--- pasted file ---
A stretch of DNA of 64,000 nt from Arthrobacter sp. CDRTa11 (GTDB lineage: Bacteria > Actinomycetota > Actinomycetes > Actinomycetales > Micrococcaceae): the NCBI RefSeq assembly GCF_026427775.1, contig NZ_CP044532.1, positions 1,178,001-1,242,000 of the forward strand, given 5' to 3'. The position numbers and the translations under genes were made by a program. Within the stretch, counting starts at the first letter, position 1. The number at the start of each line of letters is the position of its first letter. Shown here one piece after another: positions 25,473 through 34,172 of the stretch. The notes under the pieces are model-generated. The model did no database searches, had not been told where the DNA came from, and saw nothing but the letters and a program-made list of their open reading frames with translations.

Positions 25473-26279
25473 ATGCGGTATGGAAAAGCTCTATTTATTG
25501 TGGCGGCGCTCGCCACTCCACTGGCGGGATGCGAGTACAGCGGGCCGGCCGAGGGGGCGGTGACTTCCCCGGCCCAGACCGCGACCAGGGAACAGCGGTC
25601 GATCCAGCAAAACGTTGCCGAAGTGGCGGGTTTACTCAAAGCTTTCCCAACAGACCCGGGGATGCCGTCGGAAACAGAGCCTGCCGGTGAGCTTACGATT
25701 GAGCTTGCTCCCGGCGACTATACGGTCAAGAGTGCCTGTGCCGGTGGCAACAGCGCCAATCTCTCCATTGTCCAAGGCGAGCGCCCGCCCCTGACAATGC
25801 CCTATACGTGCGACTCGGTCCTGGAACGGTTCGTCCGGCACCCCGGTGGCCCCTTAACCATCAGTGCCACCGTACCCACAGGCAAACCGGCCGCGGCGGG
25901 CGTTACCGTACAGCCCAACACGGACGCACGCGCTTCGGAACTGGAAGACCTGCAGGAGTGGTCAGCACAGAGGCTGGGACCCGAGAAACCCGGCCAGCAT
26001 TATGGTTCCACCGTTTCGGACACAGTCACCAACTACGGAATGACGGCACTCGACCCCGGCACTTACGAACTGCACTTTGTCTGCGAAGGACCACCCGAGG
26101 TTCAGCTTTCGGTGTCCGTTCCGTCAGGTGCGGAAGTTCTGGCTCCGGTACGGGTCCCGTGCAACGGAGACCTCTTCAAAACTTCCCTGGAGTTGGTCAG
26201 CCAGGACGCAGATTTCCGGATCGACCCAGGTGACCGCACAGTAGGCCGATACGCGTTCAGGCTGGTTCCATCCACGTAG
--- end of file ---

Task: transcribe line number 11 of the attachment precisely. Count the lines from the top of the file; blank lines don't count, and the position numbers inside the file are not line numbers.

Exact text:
26201 CCAGGACGCAGATTTCCGGATCGACCCAGGTGACCGCACAGTAGGCCGATACGCGTTCAGGCTGGTTCCATCCACGTAG